Coding is my job. But I learned it before starting to study it in school. I learned it only because I wanted to talk about video games and review them on this new thing called, back then, the Internet . It seems I haven’t changed a bit. 🙂
Learning how to code is like learning a job. If you know how to do it, you’ll be able to find a job easily I think, regardless the country you live in.
So it’s difficult for me to answer my friends when they ask “How do I begin?”
The main thing to know for me is simple: “Coding is giving instructions to a computer”.
If you want to do a website, find a programming language for websites.
For an application, find the appropriate programming language as well.
And then if you want your application, to react when you press Spacebar, give the instructions to the computer.
If you want to have a black background when you press the Spacebar, give the instructions to the computer in your code.
Coding is about decomposing every step of something happening on the screen.
“How come my spaceship in my game shoots when I press spacebar and goes down when I press the down arrow?”
It’s only because it has an event linked to the spacebar button which makes a shot appear. Everything about the shot is also defined in the code: the image used, the speed, the number of shots on screen etc.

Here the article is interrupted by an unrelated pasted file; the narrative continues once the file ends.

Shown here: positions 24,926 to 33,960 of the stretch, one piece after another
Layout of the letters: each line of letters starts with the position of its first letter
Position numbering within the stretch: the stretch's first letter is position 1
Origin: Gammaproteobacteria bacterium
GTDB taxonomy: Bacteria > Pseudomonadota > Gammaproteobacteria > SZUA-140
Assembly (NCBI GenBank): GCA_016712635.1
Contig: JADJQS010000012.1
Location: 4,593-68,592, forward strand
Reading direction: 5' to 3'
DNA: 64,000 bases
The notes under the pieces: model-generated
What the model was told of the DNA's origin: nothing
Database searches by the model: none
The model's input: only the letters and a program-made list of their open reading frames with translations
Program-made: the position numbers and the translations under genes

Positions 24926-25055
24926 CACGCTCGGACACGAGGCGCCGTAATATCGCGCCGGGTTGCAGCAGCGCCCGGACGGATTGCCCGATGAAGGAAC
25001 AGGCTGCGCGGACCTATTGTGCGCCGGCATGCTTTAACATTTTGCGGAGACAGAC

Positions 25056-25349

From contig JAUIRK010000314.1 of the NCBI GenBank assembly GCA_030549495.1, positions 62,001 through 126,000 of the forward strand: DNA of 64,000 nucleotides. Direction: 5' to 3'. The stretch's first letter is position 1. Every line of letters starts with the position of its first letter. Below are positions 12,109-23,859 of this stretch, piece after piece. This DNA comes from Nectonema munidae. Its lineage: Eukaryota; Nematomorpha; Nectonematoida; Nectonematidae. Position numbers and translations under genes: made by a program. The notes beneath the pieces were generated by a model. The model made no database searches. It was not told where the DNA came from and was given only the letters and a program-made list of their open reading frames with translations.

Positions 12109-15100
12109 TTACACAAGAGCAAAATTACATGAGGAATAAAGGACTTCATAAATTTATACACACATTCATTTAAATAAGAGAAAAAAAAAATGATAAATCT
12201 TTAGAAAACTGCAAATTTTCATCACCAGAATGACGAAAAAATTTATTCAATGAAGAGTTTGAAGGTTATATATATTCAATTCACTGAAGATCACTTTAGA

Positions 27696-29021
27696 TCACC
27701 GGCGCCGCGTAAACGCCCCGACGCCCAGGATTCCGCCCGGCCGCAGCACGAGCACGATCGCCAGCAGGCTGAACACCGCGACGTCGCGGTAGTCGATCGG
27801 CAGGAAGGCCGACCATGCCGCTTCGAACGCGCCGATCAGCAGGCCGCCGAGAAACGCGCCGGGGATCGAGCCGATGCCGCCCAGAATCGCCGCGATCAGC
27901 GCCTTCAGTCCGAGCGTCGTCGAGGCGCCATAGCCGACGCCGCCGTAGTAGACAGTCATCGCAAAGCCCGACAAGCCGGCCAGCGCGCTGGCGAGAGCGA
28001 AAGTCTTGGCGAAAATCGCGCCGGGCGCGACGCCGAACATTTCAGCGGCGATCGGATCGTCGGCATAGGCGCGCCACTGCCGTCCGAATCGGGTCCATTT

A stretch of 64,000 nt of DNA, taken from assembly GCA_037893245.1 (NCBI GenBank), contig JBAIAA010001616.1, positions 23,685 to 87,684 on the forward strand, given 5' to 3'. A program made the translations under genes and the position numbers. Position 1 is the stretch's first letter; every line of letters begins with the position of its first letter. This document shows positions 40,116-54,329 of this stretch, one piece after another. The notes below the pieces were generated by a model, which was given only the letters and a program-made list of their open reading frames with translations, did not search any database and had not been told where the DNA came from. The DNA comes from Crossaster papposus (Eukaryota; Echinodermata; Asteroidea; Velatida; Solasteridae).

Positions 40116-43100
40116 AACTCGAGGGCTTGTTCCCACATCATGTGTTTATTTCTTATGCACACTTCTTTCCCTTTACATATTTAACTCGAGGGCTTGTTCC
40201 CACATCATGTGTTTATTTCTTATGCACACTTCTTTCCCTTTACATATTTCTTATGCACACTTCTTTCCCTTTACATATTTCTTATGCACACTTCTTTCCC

I would advise those who want to begin to code to take a look at Code.org initiatives.
Also Codecademy is great to start with.
A good book can also be more useful than a website in some cases because the amount of choices in a website could be overwhelming. A book is usually well structured in a step by step process.
So if you want to learn it, just start now. No excuses. Start something, don’t beat yourself up if you make mistakes, we all did and that’s the basics of learning. Just start something even if it’s super easy, it will be easier to continue from that next time you work on it.
Next post, next Monday ! 🙂
VSauce is an interesting YouTube channel about psychology mainly. In each of them, Michael Stevens and his team explains some of our behaviours.
In an impressive one shot explanation, Michael manages to make us understand a lot of concepts while always citing his sources.
Some of his friends/colleagues also have VSauce channels (2 & 3) in which they show a lot of non-ordinary facts, objects that you can find in the world.
While number 2 & 3 are entertaining, I highly recommend the original VSauce because of its educative value.
Veritasium is a very interesting channel on YouTube. It explains a lot of physics effects and science in general in a simple way. Derek Muller, the creator of the channel, regularly posts new videos on it.
It is one of my favorite youtube channel and I recommend it.